I have question,for 8.8 grade HEX SOC HEAD CAP SCREW galvanizing and balcknening have same effect on the properties?

    @Sreenivasachar- It will depend on the specifics of the processes. If the temperatures are low, the mechanical properties will likely not be affected. If the temperatures are high (i.e. high temp galvanizing), then care should be taken. We are less familiar with the blackening process, but the same principals would apply.

    With grade 105 approaching 150ksi, do grade 105 and B7 rods need to be sandblasted prior to galvanizing?

    @Brandon- We have heard of that being asked for, but it is not a requirement of either specification. Sandblasting does not eliminate the need for chemical pickling, that would still need to be done.

    ASTM A354 BD high strength cap screw are not to be hot dipped galvanized –

    1) What coating option can be used on these high strength bolts? Plain / Black finish rust over time.

    @Khan- there are many types of alternative coatings in the marketplace, like Geomet, Magni, etc. We don’t have a lot of experience with these other coatings, so we are unable to make any recommendations for one vs the other.

    Can you please explain to me that the SAE J429 Grade 8 bolt is the same of SAE 5140 grade 8.8?
    Is there any possibility to use SAE 5140 Grade 8.8 as anchor rod in the place of Grade A490?
    please give me the guidance.

    @Bhoopathi- Bolts manufactured to grade 8.8 are not equivalent to SAE grade 8 nor to ASTM A490. Grade 8.8 fasteners have a minimum tensile strength of 830MPa, whereas SAE gr.8 and A490 bolts have a minimum tensile strength of about 1040MPa. You would need to get the project engineer’s approval to make that substitution. However, as noted above, 8.8 bolts are not as strong as grade 8 or A490 bolts.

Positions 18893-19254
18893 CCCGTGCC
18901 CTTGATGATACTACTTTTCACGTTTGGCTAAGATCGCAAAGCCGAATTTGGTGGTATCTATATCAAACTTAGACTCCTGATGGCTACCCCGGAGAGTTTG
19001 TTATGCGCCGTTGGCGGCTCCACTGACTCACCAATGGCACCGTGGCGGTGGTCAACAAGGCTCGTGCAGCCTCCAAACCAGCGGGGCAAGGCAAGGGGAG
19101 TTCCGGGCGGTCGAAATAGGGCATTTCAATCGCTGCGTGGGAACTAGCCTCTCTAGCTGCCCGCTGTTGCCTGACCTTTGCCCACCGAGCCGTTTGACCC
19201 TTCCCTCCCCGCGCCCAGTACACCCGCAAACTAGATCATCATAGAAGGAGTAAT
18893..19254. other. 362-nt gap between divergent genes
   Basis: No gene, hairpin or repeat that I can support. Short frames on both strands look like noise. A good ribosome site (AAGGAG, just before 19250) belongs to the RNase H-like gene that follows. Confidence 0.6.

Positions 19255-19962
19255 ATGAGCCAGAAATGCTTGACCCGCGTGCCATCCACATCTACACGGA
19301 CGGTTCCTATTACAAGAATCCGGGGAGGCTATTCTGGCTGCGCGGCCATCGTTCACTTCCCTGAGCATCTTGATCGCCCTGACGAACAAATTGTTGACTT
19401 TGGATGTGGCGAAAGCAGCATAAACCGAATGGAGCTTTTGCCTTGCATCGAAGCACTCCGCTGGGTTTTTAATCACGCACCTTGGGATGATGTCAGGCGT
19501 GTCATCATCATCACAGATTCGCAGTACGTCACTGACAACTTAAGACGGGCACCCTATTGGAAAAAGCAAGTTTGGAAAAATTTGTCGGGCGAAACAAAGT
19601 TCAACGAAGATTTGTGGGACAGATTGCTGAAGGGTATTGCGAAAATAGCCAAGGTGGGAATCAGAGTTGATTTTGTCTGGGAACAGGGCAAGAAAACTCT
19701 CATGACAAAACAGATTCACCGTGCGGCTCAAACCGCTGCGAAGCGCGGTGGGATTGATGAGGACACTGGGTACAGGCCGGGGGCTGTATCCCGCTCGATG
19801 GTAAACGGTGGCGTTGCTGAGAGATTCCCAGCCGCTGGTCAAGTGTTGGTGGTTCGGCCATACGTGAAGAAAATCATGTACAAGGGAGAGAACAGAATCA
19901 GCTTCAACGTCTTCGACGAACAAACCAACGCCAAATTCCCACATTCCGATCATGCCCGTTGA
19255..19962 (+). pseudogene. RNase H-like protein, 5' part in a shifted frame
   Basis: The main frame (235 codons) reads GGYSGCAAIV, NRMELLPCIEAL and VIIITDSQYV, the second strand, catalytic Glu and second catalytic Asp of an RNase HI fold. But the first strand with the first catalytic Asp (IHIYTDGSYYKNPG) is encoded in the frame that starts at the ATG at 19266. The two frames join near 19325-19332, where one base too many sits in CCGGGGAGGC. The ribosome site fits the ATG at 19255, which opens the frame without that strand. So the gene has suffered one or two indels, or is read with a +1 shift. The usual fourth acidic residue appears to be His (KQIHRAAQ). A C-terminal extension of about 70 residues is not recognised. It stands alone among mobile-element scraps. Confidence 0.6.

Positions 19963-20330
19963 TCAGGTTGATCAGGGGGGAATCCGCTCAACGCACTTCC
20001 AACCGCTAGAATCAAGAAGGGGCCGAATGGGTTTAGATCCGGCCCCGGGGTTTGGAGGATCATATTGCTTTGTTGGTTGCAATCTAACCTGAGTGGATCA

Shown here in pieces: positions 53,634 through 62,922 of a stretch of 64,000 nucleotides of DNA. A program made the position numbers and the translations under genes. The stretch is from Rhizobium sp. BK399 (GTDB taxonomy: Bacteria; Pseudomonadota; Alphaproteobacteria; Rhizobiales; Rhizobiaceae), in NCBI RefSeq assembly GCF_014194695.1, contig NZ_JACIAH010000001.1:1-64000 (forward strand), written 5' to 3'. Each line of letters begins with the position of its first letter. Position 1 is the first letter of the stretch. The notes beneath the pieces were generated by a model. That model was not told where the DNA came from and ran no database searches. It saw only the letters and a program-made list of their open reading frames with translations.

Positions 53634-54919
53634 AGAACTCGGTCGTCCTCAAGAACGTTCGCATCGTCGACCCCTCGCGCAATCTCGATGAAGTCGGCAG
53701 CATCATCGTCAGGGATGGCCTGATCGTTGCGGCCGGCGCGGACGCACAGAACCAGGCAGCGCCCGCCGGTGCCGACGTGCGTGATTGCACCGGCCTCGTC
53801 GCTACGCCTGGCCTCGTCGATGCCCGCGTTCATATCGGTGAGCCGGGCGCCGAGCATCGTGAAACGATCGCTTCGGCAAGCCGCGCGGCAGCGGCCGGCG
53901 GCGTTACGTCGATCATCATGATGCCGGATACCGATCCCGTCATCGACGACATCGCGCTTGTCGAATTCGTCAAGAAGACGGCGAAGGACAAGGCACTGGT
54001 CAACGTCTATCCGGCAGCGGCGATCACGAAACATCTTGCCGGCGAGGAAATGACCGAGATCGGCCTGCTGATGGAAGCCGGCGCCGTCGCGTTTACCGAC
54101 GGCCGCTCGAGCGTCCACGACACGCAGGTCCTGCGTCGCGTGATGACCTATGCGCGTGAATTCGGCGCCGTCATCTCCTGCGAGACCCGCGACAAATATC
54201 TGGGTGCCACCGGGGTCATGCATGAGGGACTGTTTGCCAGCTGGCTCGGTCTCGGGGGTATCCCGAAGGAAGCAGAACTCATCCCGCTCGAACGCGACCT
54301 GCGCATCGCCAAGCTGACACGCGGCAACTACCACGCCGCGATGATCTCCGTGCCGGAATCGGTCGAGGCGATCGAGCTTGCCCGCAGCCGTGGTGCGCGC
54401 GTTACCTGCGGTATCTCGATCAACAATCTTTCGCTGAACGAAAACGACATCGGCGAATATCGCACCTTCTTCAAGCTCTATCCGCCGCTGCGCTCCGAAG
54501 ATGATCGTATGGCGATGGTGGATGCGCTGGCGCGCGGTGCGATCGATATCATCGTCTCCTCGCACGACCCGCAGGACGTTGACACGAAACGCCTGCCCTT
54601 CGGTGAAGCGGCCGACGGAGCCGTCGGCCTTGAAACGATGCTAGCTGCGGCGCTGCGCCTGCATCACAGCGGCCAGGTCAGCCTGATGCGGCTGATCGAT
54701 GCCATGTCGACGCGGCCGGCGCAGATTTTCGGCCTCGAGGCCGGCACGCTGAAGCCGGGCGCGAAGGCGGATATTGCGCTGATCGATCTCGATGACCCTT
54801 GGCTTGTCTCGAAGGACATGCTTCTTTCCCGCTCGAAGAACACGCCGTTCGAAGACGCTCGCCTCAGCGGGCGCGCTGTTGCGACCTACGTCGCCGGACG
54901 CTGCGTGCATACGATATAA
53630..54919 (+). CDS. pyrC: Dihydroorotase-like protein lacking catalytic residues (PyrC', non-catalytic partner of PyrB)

@Darrel – A325?F1852 graded TC bolts are available mechanically galvanized, but not hot dip galvanized. A490/F2280 TC bolts are prohibited to be galvanized by either method.

    We are unable to galvnize 8.8 grade bolt as we are facing problem of zinc flaking.
    Tell me the exact process.
    Temp range of zinc bath kettle,quenching water temp,

    @Sourabh- You are able to find many of the details on the American Galvanizers Association website, as well as in the ASTM A153 and F2329 standards. We are unable to provide the specific details of our processes.

    Nowdays,it is seen that Geomat coating are used on Gr 10.9 HSFG Bolt. What type of coating were done on Gr 10.9 HSFG Bolt in International major bridges made before 2005?

    @R.K.- Sorry, but we are not familiar with what coating was used on international bridge jobs prior to 2005. We manufacture and supply bolts made per ASTM standards, so we are less familiar with the international standards.

    Could we use washer of 10.9 grade with ASTM A325 bolt? or there is compatibility issue and only washer of 8.8 grade with ASTM A325 bolt could be used?


    @Hisham- The washer required with A325 bolts is an ASTM F436 washer. A 10.9 or 8.8 washer may work for the application, but you would need to get the substitution approved by the project engineer.


    Can you please explain me that the SAE J429 Grade 8 bolt is the same of SAE 5140 grade 8.8?
    Is there any possibility to use SAE 5140 Grade 8.8 as anchor rod in the place of Bs 3692?
    I aware portland bolt is not manufacturing thi SAE 5140 GRade 8.8. However, please give me the guidance.

    @Bhoopathi- I am sorry, but we are not familiar with SAE 5140 nor BS 3692, so we cannot speak to the requirements of those grades. Apologies.

    @Kris- Class 8.8 bolts are ok to galvanize, but the 10.9 and 12.9 will be high enough in strength that they will run the risk of hydrogen embrittlement. We’d recommend against galvanizing them.

    @Mohamed- I do not have any published information to say that 10.9 cannot be galvanized, however, ASTM grades of similar strength (A490, A354 BD) either prohibit, or caution against hot dip galvanizing. We have chosen to use that same caution for 10.9 fasteners.

    urgent answer pleas :
    I do not know whether the documents in accordance with the standard screws made of weathering steel ( a325 type 3 ) can be hot-dip galvanizing. with regard to the impact of high temperatures in hot-dip galvanizing process whereby the Embrittlement .

    @Behrouz- Normally speaking A325 type 1 or type 3 bolts can be galvanized without rick of hydrogen embrittlement. However, there is no benefit to galvanizing type 3 materials, since they are inherently corrosion resistant. If galvanized fasteners are required, type 1 will be commonly available and much less expensive than trying to galvanize type 3 bolts.

    Dear Dane,